The rules for timeouts are different based on the league and level of play. However, the overall concept of what a timeout is remains the same. Timeouts are called to temporarily stop the game clock and shot clock from ticking.
PRO TIP: The shot clock does not reset after a timeout is called. Instead, it stops ticking and will resume when the ball becomes live again.
The rules of NBA timeouts have changed as recently as 2017. The new rules allow seven timeouts per team, with each timeout lasting 75 seconds. However, there are restrictions upon when these timeouts may be used:
These rules help the game flow more smoothly. In the past, there have been many concerns about the extremely slow pace of the last few minutes of games. These new rules ensure teams do not take too much time in the final minutes.
In college basketball, teams get six timeouts that last either 75 seconds or 30 seconds long. Teams get four timeouts that last 75 seconds and two timeouts that last 30 seconds.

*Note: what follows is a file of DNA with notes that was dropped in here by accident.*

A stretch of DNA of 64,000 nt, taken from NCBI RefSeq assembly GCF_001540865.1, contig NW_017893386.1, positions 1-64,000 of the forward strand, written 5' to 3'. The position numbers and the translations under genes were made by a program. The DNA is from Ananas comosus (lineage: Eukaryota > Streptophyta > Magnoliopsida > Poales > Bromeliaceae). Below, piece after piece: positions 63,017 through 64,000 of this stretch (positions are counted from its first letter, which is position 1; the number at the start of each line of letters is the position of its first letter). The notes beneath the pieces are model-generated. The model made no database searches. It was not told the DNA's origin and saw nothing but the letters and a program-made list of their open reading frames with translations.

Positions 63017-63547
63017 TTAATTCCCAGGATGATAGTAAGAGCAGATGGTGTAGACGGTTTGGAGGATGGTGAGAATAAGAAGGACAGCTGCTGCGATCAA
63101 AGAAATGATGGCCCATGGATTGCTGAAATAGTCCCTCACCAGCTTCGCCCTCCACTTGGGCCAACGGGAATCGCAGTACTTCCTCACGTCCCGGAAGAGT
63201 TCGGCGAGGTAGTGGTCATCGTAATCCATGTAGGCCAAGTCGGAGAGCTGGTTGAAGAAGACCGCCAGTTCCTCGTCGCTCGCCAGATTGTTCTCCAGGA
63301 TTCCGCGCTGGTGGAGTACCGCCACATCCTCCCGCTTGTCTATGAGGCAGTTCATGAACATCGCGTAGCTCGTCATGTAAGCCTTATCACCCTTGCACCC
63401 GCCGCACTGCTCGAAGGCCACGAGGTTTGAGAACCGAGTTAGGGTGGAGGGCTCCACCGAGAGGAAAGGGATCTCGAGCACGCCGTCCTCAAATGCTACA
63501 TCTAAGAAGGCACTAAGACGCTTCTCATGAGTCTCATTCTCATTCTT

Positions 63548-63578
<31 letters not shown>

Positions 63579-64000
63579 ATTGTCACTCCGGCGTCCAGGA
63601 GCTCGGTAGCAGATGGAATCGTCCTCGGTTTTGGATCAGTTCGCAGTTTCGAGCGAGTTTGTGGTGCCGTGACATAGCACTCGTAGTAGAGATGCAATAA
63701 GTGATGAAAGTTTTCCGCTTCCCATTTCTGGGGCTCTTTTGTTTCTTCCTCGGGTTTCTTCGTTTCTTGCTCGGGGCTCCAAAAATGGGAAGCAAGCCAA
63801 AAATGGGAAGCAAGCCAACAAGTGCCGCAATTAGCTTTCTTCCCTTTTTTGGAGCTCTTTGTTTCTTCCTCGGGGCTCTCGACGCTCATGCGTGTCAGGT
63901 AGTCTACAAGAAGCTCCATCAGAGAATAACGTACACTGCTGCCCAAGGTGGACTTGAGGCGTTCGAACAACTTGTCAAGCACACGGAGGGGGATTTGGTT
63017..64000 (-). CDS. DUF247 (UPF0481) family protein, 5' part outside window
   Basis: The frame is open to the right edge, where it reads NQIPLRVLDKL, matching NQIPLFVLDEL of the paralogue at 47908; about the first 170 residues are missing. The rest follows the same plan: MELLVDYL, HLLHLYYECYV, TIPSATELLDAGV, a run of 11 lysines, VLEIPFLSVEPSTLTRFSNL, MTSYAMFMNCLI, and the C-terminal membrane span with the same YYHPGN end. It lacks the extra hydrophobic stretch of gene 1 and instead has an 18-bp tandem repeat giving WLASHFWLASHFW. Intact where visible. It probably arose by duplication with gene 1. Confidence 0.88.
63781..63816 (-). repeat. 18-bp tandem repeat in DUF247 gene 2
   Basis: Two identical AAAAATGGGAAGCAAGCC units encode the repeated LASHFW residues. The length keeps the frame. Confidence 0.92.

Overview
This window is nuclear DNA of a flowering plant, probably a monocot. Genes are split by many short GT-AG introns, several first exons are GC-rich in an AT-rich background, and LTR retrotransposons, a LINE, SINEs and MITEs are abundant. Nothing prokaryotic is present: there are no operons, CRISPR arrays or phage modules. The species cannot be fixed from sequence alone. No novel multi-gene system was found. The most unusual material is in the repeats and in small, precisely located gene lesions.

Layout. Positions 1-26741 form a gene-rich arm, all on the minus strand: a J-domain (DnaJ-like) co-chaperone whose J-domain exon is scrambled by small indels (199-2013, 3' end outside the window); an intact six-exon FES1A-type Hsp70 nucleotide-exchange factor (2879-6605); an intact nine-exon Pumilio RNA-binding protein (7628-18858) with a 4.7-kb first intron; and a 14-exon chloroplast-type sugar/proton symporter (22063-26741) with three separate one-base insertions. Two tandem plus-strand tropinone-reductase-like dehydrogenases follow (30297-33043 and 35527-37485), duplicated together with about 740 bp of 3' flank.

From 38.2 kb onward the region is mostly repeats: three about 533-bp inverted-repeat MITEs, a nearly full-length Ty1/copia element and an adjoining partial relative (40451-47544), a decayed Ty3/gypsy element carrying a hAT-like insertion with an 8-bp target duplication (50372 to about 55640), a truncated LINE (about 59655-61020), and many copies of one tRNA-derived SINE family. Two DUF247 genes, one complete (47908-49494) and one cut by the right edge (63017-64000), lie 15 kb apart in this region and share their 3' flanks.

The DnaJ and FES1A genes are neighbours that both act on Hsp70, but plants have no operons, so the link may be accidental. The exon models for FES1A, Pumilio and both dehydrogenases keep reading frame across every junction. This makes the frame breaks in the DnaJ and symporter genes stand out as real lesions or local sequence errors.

While the rules differ in every state, the standard number of timeouts in high school basketball is five-three full timeouts and two 30-second ones.
PRO TIP: If a team calls a timeout when their team doesn't have any timeouts left, they will receive a technical foul.
A team can only call a timeout in the following game situations:
Mandatory timeouts, also known as media or TV timeouts, are automatic timeouts charged to either team when there have not yet been any timeouts taken. These are signaled by the officials and last longer than regular timeouts. In the NBA, there are two mandatory timeouts per quarter. These take place at the next dead ball after the clock goes under 6:59 and 2:59.
In men's college basketball, TV timeouts are taken after the 16:00-, 12:00-, 8:00-, and 4:00-minute marks. If a timeout is called before these marks, it will be used as the TV timeout.
Mandatory timeouts exist to allow players to rest and recover. They are also important for media because they allow commercials to air.